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Jill Soloway: The Rules About What Female Characters Would Do Are Super Antiquated

LOS ANGELES, CA - APRIL 12:  Writer Jill Soloway attends the 25th Annual GLAAD Media Awards at The Beverly Hilton Hotel on April 12, 2014 in Los Angeles, California.  (Photo by Jason Merritt/Getty Images for GLAAD)

Over the weekend at Amazon’s press tour in Los Angeles, Jill Soloway was asked if she was worried about the lack of sympathetic characters on her buzzy new family drama Transparent. (Vulture’s Margaret Lyons called the pilot sublime, and you can read more about it here and here.) First of all, Huh? Aren’t we past this question? Soloway is a veteran of the closely observed family dramas, having been a writer and executive producer on Six Feet Under and The United States of Tara. In any case, she had a pretty good answer:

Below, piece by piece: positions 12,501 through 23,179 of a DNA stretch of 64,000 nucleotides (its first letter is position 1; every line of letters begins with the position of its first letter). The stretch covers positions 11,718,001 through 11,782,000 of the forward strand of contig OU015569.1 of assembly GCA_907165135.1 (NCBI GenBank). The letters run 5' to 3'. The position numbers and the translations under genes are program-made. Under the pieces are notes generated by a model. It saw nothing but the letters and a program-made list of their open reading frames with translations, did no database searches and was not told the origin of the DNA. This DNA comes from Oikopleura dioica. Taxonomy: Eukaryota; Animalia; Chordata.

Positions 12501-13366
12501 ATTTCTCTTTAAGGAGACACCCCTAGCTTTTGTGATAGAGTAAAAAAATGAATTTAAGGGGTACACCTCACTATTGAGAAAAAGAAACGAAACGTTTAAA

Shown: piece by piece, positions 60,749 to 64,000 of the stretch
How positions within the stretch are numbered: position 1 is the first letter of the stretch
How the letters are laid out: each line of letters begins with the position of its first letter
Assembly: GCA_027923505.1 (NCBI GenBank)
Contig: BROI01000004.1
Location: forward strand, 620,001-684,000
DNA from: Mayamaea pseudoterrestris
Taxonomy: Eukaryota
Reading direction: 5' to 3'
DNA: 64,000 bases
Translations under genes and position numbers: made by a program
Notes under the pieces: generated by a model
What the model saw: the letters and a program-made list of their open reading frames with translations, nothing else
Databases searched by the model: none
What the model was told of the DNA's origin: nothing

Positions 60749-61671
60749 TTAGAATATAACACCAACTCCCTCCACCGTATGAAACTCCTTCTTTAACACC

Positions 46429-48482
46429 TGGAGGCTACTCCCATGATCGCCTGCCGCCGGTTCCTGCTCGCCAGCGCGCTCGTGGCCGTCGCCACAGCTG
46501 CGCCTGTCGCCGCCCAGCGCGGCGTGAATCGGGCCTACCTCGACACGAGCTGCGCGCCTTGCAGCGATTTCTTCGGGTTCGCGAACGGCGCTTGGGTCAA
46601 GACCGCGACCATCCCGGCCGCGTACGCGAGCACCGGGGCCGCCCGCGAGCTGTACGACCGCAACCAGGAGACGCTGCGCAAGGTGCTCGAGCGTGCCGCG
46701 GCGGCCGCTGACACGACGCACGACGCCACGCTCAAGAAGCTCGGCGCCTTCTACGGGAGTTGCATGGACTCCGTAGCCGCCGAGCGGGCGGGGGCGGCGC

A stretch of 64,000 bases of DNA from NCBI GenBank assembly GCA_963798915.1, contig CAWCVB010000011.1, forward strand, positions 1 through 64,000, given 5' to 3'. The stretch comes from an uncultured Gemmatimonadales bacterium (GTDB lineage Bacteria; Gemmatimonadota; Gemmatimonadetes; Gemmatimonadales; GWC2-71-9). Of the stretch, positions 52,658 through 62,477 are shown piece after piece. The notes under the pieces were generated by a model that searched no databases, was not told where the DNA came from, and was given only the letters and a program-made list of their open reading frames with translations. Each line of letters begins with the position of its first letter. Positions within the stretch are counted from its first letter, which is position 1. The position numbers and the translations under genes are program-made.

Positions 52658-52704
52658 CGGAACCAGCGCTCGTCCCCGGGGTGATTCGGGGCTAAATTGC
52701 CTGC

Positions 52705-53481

"The people who I believe in the most create work about people who are real. I’m also looking for truth, and I think that when people see truth in art, it resonates. Rootable women or likable women is a kind of trope that I was asked to be part of [while] working on getting network pilots picked up for a decade. 'She’s not likable.' 'No woman would ever talk to another man romantically while she’s married.' 'No mom would ever do anything that would make it seem like she wasn’t thinking about her children all day.' The rules about what women would do are super antiquated. So besides following the Woody Allen thing of 'You don’t need to write antagonists. Life is the antagonist,' I feel that way about my characters, and in particular being able to write women who are facing true challenges, true stories as opposed to the kinds of stories that most people ask women to write about women, it's an unbelievable freedom for me that I’m so excited about."

We just wanted to share that.


Photo: Jason Merritt/2014 Getty Images